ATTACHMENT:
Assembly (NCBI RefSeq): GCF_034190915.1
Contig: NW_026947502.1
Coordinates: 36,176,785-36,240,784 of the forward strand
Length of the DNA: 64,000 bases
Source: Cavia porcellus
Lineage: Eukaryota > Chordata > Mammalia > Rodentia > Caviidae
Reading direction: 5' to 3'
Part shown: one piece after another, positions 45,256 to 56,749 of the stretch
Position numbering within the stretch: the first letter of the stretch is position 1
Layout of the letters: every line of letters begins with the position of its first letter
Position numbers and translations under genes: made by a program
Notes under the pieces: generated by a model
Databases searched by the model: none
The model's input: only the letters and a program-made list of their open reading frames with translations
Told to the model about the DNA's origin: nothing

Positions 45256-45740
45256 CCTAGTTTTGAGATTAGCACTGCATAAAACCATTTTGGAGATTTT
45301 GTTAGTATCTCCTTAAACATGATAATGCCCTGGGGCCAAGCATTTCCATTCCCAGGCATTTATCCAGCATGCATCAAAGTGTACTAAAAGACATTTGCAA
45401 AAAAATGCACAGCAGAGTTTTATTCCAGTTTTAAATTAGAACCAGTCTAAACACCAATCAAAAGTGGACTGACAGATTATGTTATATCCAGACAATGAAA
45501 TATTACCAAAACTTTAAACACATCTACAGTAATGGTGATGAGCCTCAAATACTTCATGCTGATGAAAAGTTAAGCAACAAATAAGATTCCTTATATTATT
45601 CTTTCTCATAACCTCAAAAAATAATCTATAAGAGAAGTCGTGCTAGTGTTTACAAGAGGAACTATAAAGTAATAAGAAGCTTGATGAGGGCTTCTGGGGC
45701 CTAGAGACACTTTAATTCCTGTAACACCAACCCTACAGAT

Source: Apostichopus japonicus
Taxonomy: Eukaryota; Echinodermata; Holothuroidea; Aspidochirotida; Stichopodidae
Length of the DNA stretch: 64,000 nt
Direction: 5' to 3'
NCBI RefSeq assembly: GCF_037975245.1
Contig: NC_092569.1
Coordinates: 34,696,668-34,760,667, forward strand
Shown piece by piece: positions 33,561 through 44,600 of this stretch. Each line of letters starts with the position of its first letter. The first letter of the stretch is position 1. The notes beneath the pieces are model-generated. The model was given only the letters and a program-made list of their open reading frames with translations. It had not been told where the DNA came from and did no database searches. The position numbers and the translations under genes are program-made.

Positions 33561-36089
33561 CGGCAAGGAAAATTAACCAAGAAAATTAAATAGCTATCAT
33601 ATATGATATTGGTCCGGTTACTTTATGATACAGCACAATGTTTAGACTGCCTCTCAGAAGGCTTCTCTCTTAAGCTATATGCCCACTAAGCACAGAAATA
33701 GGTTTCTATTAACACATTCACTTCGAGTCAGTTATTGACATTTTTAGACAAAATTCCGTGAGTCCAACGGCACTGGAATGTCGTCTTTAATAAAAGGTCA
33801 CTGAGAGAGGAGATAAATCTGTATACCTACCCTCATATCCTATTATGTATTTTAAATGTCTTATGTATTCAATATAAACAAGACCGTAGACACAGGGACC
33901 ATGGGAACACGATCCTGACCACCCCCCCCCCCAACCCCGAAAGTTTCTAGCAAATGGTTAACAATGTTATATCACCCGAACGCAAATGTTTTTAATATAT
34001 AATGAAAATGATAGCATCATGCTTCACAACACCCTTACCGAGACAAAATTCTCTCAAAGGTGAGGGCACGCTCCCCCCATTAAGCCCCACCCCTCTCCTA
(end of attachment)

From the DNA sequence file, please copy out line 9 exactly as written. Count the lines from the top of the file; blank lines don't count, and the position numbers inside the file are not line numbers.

Position numbering within the stretch: the first letter of the stretch is position 1